Posted by: Ticktock | April 30, 2009

Skepticamp Ohio This Saturday!

What is it?

It’s a bunch of critical thinking, science loving, myth busting, really cool and interesting folks gathering together to share ideas about skepticism, freethought, and scientific inquiry. You’re guaranteed to learn something new and meet interesting people (like me and my best friend Lee).

How much does it cost?

Nothing… except one small catch.  You gotta participate or volunteer in some way. Nobody expects you to get up there and teach a college level course on peridolia. You can just get up there and speak about your own skeptical experiences, or your particular interests in science. Or you can volunteer to stack chairs or something. Whatever, it isn’t that big a deal.

When is it?

Thundering balls of stegosaurus crap – IT’S THIS SATURDAY!!!  Get yourself over to the web site and register right now before you miss out on the action.

Where is it?

On campus at THE Ohio State University.

What can you expect from Skeptic Dad?

My presentation will be about myths and monsters, where they came from, why they were culturally significant to their time, and the real animals that are cooler than their fictional monster counterparts.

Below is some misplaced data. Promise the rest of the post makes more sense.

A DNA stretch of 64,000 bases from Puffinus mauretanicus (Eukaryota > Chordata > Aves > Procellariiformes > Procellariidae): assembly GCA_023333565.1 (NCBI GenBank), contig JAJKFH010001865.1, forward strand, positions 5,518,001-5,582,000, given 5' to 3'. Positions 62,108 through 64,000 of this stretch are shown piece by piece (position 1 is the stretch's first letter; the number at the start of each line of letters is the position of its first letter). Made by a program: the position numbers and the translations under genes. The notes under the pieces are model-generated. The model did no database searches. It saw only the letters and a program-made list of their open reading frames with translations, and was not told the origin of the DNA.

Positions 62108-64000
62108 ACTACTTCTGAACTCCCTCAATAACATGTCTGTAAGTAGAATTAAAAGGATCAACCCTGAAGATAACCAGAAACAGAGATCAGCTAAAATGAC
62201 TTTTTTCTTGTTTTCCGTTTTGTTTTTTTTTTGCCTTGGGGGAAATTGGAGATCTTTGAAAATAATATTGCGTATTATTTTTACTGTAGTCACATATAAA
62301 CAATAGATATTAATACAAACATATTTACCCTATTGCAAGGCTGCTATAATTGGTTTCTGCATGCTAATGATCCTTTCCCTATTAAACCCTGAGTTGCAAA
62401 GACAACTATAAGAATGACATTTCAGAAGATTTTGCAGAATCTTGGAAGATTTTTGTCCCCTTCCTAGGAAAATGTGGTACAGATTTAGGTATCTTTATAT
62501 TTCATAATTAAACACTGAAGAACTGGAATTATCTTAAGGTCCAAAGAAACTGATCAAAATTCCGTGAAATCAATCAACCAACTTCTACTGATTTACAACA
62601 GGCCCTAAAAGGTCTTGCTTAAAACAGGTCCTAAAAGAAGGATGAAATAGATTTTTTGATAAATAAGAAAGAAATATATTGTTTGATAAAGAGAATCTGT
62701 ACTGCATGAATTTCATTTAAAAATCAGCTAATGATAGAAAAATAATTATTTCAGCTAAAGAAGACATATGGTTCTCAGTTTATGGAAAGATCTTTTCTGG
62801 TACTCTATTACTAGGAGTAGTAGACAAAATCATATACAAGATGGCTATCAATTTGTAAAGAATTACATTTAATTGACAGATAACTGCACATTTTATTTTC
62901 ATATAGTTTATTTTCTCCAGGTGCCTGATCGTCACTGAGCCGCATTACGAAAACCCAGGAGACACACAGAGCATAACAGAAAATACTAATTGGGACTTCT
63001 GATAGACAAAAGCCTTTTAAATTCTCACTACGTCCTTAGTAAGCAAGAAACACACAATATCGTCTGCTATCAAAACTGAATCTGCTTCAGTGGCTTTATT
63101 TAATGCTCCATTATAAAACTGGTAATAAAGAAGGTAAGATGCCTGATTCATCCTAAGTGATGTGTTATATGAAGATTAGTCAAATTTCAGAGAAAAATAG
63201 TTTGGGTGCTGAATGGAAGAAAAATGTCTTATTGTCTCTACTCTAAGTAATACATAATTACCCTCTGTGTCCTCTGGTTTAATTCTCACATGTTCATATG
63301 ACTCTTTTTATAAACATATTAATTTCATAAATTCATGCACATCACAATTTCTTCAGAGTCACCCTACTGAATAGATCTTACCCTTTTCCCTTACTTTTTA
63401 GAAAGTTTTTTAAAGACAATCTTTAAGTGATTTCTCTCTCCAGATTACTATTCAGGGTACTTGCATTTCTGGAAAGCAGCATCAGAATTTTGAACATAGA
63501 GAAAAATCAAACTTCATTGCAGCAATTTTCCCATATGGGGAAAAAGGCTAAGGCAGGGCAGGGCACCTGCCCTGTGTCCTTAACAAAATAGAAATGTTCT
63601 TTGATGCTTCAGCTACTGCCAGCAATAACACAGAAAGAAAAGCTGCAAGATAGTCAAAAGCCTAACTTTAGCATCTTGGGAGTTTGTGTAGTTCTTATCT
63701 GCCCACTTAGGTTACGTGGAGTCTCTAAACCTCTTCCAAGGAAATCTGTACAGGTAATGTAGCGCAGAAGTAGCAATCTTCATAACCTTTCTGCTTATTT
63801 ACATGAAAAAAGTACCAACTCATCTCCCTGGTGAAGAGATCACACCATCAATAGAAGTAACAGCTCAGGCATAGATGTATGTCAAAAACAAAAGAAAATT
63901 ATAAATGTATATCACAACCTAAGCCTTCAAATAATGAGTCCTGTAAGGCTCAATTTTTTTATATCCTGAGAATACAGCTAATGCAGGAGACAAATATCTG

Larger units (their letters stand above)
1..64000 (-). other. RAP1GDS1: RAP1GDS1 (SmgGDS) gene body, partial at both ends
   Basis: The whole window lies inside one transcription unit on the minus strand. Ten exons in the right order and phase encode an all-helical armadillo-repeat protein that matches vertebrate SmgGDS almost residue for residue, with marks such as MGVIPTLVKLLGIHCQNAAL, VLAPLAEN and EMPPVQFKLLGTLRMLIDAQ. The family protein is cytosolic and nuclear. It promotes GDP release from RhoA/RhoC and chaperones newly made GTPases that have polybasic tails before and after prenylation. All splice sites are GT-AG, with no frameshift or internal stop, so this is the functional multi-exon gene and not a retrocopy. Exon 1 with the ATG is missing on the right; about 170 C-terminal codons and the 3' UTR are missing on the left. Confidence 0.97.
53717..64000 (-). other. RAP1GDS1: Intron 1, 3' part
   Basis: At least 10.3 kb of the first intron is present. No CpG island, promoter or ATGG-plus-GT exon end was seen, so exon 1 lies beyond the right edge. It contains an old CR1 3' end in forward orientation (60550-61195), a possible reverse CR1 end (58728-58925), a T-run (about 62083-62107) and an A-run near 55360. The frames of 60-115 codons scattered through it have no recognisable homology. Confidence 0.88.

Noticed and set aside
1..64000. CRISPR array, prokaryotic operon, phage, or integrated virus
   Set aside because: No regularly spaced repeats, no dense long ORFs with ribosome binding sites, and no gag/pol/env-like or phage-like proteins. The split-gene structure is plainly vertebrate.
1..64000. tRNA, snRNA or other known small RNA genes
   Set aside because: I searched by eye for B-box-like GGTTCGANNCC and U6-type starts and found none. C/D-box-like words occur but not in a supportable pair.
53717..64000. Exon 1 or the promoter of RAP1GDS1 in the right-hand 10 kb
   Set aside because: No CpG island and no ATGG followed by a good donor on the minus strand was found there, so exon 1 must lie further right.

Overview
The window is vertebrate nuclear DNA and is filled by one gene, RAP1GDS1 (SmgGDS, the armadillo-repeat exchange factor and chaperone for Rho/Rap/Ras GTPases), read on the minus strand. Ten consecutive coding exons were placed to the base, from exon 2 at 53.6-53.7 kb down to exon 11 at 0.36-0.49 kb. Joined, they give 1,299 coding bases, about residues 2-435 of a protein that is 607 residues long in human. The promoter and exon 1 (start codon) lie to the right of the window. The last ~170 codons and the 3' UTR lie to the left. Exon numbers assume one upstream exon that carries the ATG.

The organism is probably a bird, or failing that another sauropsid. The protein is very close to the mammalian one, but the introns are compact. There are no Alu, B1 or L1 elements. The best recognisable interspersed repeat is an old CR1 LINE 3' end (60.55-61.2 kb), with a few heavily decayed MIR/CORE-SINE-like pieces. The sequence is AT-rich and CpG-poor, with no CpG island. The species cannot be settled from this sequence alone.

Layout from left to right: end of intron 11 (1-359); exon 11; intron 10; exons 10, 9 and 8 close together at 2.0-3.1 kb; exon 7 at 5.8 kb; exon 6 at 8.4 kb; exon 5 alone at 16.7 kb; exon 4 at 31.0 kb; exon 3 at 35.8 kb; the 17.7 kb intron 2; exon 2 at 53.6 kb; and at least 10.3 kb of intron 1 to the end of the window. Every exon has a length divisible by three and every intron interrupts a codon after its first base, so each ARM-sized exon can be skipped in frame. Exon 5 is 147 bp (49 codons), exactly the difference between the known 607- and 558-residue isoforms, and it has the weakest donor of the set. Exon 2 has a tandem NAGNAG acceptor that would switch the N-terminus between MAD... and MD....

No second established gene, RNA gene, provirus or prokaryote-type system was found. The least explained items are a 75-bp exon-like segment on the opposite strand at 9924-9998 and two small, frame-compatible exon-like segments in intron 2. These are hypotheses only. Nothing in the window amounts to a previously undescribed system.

The thing I like about preparing for this presentation is that the more I research, the more I learn, so I know that everybody at skepticamp will learn at least one new and interesting fact from me.

What if I live in California, but I still want to learn about monsters and stuff?

No problem, kid. I’m going to post one myth or monster per day starting next Monday. Lucky you. But, you’re still going to miss out on the other presentations, and there’s not a darned thing I can do about it (except for posting links to the presenter’s blogs). There are Skepticamps popping up everywhere, so work the google and find one near you.



  1. I’d enjoy hearing you address some of Ken Wilbur’s thoughts on science. A taste:

    borrowing loosely from Ken Wilber’s book Integral Psychology:
    Modernity, as compared to premodernity, managed to differentiate the Big Three of art, morals and science, on a large scale, so that each began to make phenomenal discoveries. But as the Big Three dissociated, and scientific imperialism began its aggressive career, all ‘Is’ and all ‘we’s’ were reduced to patterns of objective ‘its’, and thus all the interior stages of consciousness – reaching from body to mind to soul to spirit – were summarily dismissed as so much superstitious nonsense. The Great Nest collapsed into scientific materialism – into what some like Wilbur, call “flatland” – and here the modern world, by and large, still remains.

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